(5) Tanks. The Germans made no attempt to build an all-purpose tank, as we did, but developed many different types. Ours had some advantages over German models, but generally speaking, German tank development was well ahead of our own.

(6) Torpedoes. The German electric, acoustic and "spider" torpedo -- the latter controlled by a long, thin, trailing wire -- were superior to ours.

(7) Marine engineering. The Germans had developed engines using far higher pressures and temperatures than ours, although these were not yet satisfactory. They were also experimenting with chemical engines.

(8) Submarines. The Germans had designed submarines with new hull forms and new types of engine, as, for example, those which operated on the principle of hydrogen peroxide propulsion used in rockets. These vessels had the extraordinary underwater speed of 18 knots, and new ones being designed had underwater speeds up to 21 and 25 knots. They could remain submerged at periscope depth indefinitely, breathing through! the Schnorkel, which added only a slight feather of foam to the wake left by the periscope. Armed with improved instruments and torpedoes, these new submarines would have been a major menace had the war continued. The Germans also used, with some success, a considerable number of ingenious midget submarines, man-controlled torpedoes and motor boats. They clearly were ahead of us in the development of submarines, despite our continued assertions to the contrary.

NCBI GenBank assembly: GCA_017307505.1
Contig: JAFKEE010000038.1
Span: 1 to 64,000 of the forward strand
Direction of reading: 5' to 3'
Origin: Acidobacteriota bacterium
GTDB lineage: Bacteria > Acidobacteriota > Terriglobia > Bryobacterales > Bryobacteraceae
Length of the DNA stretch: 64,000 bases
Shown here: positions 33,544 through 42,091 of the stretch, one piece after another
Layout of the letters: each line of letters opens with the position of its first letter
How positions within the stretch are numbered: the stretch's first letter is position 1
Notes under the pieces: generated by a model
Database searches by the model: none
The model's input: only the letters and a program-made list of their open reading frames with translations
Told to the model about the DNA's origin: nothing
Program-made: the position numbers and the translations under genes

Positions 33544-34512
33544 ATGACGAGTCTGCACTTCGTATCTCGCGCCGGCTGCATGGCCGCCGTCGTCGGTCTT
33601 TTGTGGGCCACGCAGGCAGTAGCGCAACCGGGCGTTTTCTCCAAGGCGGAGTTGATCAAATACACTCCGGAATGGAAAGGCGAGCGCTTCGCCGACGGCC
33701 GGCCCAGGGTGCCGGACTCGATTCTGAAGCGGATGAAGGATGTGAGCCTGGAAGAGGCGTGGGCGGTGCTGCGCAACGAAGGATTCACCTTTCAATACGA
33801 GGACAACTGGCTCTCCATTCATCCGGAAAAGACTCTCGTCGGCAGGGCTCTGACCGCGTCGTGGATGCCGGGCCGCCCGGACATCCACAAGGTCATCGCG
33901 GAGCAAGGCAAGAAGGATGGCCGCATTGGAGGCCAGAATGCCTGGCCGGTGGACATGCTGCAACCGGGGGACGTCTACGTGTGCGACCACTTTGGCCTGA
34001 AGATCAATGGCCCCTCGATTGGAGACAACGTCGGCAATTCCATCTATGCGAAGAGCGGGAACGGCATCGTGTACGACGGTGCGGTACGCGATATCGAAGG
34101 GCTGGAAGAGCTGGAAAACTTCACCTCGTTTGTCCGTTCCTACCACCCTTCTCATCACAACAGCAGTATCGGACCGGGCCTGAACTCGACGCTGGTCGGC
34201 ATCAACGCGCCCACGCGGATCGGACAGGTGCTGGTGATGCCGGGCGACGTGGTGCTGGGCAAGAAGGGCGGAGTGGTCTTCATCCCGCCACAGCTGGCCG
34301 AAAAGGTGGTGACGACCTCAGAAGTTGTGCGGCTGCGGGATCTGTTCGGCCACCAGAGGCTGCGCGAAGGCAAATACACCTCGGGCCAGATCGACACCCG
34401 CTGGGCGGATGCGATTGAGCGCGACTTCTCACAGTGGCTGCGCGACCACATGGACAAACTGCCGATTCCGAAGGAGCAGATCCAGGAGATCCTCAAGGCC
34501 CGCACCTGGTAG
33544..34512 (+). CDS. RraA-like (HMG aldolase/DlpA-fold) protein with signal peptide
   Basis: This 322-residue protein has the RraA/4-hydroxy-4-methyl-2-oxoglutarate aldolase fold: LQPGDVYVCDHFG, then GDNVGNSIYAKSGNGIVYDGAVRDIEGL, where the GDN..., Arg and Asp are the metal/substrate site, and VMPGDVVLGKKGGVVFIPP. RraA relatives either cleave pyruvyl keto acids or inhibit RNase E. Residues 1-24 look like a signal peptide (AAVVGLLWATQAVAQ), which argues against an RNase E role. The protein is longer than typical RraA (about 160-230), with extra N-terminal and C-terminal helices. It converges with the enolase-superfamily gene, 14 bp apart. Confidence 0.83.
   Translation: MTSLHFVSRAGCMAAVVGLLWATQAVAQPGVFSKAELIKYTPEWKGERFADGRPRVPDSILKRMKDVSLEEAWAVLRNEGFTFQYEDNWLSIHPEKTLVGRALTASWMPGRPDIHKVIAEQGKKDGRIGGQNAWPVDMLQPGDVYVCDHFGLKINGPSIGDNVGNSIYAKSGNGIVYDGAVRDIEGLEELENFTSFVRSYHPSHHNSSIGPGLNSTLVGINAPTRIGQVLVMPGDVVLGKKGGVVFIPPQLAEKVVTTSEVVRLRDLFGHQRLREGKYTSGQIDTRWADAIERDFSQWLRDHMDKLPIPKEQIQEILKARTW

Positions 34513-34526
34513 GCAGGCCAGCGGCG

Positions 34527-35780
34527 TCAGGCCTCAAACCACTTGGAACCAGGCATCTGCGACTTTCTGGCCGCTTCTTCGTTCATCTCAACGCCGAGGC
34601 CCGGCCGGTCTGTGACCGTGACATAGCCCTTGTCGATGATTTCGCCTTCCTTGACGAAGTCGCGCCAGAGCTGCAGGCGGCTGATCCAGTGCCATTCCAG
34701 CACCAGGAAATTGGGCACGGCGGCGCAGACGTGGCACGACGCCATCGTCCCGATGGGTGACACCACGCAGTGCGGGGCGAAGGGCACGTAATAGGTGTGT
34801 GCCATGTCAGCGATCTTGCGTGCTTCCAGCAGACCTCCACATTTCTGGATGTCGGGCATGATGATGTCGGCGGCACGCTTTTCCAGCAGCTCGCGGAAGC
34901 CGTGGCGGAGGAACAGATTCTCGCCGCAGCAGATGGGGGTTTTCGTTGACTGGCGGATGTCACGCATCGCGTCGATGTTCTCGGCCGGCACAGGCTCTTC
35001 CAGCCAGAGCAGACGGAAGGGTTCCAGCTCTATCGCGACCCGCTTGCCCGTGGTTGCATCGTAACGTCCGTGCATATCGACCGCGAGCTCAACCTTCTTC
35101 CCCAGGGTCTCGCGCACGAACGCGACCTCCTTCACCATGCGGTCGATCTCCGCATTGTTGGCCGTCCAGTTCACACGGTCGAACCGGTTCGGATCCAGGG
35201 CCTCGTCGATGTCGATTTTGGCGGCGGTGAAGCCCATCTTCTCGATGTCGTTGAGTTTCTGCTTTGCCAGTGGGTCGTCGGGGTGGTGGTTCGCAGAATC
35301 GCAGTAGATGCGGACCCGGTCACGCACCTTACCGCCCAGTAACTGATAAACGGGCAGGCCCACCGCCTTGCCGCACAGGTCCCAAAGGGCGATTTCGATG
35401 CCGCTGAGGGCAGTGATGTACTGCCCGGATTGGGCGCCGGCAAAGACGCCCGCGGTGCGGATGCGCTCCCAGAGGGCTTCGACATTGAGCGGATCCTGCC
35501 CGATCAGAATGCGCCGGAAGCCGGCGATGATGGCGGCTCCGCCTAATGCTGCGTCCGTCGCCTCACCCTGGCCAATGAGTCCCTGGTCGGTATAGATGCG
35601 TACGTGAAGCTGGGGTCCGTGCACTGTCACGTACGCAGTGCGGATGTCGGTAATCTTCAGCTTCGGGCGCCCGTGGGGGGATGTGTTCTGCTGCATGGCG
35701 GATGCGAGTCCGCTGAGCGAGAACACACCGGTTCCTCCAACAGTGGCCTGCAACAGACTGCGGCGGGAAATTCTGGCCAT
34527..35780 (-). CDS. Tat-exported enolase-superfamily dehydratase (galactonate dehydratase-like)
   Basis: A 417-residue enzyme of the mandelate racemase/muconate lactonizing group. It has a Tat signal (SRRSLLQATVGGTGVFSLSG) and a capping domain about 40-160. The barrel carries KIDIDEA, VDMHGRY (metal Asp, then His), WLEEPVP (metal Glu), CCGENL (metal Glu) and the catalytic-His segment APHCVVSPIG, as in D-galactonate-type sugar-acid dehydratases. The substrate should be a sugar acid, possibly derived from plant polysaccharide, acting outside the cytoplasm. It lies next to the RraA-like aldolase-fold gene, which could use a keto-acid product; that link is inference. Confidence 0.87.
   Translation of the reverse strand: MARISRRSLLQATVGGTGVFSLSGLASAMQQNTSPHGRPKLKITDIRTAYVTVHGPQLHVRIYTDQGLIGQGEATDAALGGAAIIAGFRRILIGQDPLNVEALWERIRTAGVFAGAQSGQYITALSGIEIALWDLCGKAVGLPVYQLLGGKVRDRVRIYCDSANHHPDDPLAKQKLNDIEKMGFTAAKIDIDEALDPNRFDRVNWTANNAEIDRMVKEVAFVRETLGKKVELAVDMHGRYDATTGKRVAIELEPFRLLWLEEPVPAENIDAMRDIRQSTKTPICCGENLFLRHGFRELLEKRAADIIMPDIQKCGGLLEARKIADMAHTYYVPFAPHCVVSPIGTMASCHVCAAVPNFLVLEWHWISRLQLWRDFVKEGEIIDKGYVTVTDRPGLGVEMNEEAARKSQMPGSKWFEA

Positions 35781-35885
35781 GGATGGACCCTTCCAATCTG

(9) Mines. The German land and sea mines were more advanced than our own. The "oyster" or pressure mine, used in Cherbourg harbor, was a particularly crafty one.

(10) Machine guns and machine pistols. In weight, flexibility, cyclic rate of fire and general utility, the German machine guns and sub-machine guns had many advantages over ours. German powder gave off less smoke -- a fact noted in General George C. Marshall's report; and German use of flash-hiders made the positions of their weapons difficult to spot.

This list of qualitative advantages of the Germans in weapons and equipment could be extended. For instance, the enemy's combat clothing was in many respects superior to ours; however, that point should not be labored, for the quality of some items of our clothing was better.

The foregoing should not be taken as lessening the importance of the rôle played by American mass production. Nor does it indicate that there is anything wrong with American inventors, except that there are not enough of them. There is a considerably higher proportion of scientists to practical engineers in England, for example, than in this country; we have emphasized engineering development and production at the expense of the laboratory, and our wartime policy toward scientific education has put us still further behind. Nor, again, was there anything basically wrong with American design. The German Army, however, had a more flexible system for the development of new weapons and for correcting the faults of equipment disclosed in the test of battle. Too often, the enemy beat us to the battlefield with weapons and ideas.